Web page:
like Clams with Ham and Artichoke Hearts (page 35) or Breaded Mushrooms
with Alioli (page 42). Or increase the portions of Old-Fashioned
Spanish Potato and Tuna Omelet (page 39) or Mini Meatballs in Saffron
Garlic Sauce (page 55), and you've got a meal. The beauty of tapas
is their enormous flexibility.
Instant Tapas from the Spanish Pantry
Tapas can be as easy as opening a can or a jar. In fact, there are
tapas bars in Spain that do nothing more than that, placing the
contents on a plate or spearing a variety of these first-rate conservas
on toothpicks. Although professed gourmets may scoff at anything
from a can, in Spain these products are top notch and treated as
delicacies. Here are some suggestions to effortlessly supplement
any tapas menu.
*Fry blanched almonds, preferably marcona almonds from Spain, in
olive oil. Drain and sprinkle with salt. Or purchase marcona almonds
already fried. Watch them disappear in the blink of an eye.
*Top wedges of Manchego cheese with slices of quince preserves (membrillo).
*Make banderillas (so called because of their resemblance
to their counterparts in the bullring) by spearing on toothpicks
or small skewers such jarred products as pitted olives, cocktail
onions, pickles, anchovies, pimiento or marinated hot red pepper,
and chunks of tuna.
*Slice piquillo peppers into strips, combine with minced
garlic and extra virgin olive oil, and sprinkle with parsley.
*Open a can of cockles in brine and add a generous squeeze of lemon
*Serve pickled mussels from the can, just as they are.
*Spread green or black Spanish olive pâté on rounds
of garlic toast and top with strips of piquillo peppers or
*Lightly saute slices of chorizo and spear with a toothpick onto
pieces of bread.
*Place a Spanish sardine on a slice of garlic toast (cut from a
French-style loaf), top with strips of bottled hot red peppers,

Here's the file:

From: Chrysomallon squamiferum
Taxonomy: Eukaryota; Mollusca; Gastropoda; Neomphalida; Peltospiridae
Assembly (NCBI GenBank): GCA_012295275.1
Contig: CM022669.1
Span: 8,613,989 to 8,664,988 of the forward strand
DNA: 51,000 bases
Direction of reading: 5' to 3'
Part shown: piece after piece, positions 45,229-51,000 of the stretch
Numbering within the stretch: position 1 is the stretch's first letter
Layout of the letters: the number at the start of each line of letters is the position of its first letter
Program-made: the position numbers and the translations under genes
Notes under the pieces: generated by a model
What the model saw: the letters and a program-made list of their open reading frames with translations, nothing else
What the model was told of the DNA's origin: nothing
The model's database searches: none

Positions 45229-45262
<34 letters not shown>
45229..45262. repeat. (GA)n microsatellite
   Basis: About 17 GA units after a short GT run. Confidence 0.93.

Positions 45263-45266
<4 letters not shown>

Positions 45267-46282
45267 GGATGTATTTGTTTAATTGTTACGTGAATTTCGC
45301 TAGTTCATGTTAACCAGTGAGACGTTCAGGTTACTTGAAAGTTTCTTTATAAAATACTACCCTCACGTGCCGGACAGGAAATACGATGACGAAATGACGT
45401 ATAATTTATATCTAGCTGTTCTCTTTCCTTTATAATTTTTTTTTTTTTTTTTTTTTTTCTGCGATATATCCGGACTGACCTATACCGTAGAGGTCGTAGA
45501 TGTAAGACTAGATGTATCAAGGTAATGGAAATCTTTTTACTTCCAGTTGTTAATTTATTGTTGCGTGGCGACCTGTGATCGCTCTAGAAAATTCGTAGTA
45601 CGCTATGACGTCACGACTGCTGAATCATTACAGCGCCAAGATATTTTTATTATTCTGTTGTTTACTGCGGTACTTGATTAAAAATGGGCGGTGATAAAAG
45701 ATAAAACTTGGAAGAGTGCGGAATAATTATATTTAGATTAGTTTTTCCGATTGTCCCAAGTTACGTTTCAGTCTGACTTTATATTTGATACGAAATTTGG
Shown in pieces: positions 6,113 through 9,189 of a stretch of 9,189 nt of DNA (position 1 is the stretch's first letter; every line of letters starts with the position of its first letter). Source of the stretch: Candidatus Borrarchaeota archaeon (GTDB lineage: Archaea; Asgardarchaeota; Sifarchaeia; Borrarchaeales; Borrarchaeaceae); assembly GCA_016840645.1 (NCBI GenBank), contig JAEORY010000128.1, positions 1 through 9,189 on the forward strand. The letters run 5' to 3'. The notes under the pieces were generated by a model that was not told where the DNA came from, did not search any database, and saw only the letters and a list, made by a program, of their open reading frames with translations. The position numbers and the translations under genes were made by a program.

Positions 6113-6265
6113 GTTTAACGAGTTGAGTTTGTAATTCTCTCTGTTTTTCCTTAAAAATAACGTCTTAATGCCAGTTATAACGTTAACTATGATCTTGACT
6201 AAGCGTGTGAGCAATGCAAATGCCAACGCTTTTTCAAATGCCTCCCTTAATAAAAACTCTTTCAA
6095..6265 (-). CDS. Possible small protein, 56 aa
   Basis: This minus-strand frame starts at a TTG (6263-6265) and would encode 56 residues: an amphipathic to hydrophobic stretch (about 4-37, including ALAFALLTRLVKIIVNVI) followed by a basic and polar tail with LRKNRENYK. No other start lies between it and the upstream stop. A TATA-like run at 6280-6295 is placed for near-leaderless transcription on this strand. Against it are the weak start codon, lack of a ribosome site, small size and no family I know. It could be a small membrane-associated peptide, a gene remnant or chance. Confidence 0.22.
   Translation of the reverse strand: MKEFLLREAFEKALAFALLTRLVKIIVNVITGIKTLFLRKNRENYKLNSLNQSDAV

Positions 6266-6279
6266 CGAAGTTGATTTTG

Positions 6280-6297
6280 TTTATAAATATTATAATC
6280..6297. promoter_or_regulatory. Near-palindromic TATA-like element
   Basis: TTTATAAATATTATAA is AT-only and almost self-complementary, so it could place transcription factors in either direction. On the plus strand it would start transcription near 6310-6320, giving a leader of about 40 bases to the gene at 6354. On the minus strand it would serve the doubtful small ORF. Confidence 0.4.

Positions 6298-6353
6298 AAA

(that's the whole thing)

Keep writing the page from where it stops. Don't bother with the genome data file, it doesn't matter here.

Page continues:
and sprinkle with parsley.
*Bring out anchovy-stuffed olives—always a big hit.
*Present a plate of delicious caperberries.
Cocina de Mama: The Great Home Cooking of Spain
Long overshadowed by France and Italy, Spain has finally taken
its rightful place as one of Europe's great culinary meccas. Consider
the reborn cities of Madrid, Barcelona, and Bilbao, the new respect
afforded Spanish wines, the popularity of tapas bars in the United
Sates, and Spain's widely influential Michelin three-star chefs,
Ferran Adria and Juan Mari Arzak. Despite the worldwide acclaim
for these chefs, arguably the greatest Spanish food is found not
in the nation's restaurants but in private homes off-limits to tourists,
where women still cook the recipes their mothers and grandmothers
cooked before them. Now, Penelope Casas takes us into those homes
to uncover the secrets of this simple, easily reproduced, and altogether
For La Cocina de Mama, Penelope Casas has collected recipes from
great chefs and traditional home cooks in every region of Spain,
all of whom have shared with her the dishes they grew up loving
and still cook for themselves today. There are recipes for tapas
like Clams in Garlic Sauce; elegant soups and hearty one-pot meals
like Stewed Potatoes with Pork Ribs; many wonderful seafood dishes
like Fish Steaks with Peas in Saffron Sauce; meat and poultry dishes
such as Pork Tenderloin in Orange Sauce, Rack of Lamb Stuffed with
Mushrooms and Scallions, and Lemon Chicken with Ginger and Pine
Nuts; paella and other rice dishes-and even a few pasta dishes;
unusual vegetable preparations including Sauteed Spinach with Quince
and Toasted Sesame Seeds; and desserts like Basque Apple Custard
Tart. Whether of Roman, Moorish, or peasant origin, all of the dishes
appeal to today's tastes and exemplify the virtues of the Mediterranean
diet-lots of olive oil, lean meats and fish, and vegetables. Sidebars
throughout discuss ingredients, areas of Spain unfamiliar to most
Americans, travel vignettes, and more. At last, Americans can discover
the unique and irresistible flavors of authentic Spanish home cooking
in La Cocina de Mama.